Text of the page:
He lives in New York City.

Course history

Fall 2022 — Lehman college, City University of New York
  • ENW 399: Reading, Writing, and Rhetoric
  • ENW 365: Writing for the Social Good: Communication for Non-profits, ESG, and Philanthropy
  • ENW 201: Writing Essentials
Spring 2022 – Lehman college, City University of New York
  • ENW 364: Writing Queer Literature
  • ENW 310: Intermediate Creative Writing
  • ENW 305: Principles of Professional Writing
Fall 2021 – Lehman college, City University of New York
  • ENW 201: Writing Essentials
  • ENW 303: Workshop in Creative Nonfiction
  • ENW 305: Principles of Professional Writing
  • ENW 484: Honors Tutorial in Writing
Summer 2021 – Columbia University, School of Journalism
  • Workshops in Publishing
Spring 2021 – Lehman college, City University of New York
  • ENG 121: English Composition II
  • ENW 217: Editing and Proofreading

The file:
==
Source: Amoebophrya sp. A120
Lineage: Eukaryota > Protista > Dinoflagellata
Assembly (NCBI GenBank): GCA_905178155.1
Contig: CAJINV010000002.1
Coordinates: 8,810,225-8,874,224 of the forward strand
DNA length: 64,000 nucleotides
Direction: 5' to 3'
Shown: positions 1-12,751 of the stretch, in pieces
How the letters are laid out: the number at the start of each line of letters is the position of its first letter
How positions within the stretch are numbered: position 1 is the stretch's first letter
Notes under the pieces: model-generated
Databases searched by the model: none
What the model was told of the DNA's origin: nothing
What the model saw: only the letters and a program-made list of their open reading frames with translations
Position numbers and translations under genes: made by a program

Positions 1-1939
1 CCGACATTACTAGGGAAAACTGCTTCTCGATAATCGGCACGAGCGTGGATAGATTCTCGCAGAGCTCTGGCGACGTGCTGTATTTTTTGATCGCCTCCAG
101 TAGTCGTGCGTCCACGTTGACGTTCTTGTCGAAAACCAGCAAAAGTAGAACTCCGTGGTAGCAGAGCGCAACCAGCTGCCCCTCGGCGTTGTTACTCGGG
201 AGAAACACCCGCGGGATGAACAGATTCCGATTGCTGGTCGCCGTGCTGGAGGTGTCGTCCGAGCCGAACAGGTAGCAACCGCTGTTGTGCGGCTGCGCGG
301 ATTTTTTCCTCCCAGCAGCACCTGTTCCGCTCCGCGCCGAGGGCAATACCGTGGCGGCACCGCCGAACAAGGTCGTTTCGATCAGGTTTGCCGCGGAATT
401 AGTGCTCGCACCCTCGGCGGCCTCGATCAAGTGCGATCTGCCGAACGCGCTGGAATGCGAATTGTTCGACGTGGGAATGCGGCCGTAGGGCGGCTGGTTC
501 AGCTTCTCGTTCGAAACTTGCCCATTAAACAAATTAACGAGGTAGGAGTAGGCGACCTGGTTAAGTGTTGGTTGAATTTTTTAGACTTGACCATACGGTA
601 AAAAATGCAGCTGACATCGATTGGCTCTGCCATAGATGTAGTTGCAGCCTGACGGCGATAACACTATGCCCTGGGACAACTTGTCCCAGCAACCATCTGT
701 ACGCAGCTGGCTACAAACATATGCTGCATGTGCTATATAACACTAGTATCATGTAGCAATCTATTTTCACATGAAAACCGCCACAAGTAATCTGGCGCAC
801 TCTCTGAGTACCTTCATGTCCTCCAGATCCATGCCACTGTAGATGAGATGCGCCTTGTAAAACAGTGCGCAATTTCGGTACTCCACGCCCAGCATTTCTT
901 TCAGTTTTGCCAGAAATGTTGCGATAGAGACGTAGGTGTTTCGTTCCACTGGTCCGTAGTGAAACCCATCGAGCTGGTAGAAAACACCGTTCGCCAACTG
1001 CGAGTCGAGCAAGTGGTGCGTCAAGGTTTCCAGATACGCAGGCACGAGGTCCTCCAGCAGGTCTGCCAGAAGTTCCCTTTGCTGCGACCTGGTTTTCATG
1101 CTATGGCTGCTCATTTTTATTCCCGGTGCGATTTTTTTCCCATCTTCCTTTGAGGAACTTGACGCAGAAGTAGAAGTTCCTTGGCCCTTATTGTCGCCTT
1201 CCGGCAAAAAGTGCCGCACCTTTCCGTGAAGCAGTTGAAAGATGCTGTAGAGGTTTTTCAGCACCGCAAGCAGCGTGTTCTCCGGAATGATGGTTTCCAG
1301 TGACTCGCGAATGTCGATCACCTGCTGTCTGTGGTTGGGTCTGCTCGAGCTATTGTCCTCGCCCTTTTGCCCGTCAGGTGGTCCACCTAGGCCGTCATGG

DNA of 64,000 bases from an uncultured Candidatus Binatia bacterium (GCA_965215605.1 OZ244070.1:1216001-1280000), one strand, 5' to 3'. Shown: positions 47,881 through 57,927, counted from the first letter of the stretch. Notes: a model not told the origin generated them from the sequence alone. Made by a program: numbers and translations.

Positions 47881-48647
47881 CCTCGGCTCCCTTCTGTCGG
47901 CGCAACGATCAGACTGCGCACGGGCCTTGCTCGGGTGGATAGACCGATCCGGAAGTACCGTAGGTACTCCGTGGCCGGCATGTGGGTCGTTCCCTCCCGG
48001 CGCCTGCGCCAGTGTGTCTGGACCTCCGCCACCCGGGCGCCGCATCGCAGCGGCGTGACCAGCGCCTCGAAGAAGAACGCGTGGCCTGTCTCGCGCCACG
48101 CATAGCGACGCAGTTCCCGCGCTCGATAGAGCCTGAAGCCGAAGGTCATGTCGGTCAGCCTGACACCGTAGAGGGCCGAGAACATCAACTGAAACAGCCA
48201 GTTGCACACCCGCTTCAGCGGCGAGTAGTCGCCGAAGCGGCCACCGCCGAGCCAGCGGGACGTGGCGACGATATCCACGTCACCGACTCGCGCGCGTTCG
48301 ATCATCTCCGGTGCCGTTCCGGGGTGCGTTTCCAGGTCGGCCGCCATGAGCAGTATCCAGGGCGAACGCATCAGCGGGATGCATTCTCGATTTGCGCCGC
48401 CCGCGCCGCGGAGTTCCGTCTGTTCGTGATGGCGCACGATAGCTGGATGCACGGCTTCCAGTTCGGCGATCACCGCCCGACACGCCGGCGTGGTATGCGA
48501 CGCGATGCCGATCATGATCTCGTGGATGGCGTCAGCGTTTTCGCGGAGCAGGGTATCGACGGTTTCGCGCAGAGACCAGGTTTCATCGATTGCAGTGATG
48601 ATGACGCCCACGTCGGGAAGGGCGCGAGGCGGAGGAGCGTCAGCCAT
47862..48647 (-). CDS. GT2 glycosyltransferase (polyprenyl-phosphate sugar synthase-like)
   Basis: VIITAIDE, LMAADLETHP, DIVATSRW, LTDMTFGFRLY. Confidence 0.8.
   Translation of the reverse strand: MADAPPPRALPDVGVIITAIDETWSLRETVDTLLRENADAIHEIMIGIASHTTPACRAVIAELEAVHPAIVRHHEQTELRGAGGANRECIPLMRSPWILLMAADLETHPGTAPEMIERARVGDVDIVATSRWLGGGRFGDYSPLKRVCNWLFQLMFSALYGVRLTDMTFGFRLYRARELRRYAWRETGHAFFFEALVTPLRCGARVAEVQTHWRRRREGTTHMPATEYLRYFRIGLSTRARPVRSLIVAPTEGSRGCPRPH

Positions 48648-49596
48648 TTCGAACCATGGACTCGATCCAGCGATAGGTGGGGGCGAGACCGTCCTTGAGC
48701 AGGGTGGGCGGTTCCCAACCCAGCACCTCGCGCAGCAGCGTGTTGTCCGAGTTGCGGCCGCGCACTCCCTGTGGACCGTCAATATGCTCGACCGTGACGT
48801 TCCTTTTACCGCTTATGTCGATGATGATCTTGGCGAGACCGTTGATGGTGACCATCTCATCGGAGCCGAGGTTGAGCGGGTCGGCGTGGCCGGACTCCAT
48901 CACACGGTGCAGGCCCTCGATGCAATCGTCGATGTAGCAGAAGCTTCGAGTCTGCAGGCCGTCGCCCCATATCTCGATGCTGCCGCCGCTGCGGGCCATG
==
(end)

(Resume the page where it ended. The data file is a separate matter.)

• ENG 307: The Novel
  • ENW 303: Workshop in Creative Nonfiction
Fall 2020 – Lehman college, City University of New York
  • ENG 111: English Composition I
  • ENG 121: English Composition II
  • ENW 217: Editing and Proofreading
  • ENW 3200: Professional Presentations
Spring 2017 – Hunter College, City University of New York
  • HUM: 150: Distinguished Living Writers
Fall 2016 – Hunter College, City University of New York
  • HUM: 150: Distinguished Living Writers

teaching Philosophy

I believe everyone has profound abilities that require an encouraging force to realize. As an educator, my goal is to model the learning process with humility, curiosity, rigor, intellectual honesty, and a dash of hubris. I aim to inspire students to challenge themselves and constantly learn from failure. I actively listen to students and trust that they have as much to teach me on a topic as I can teach them.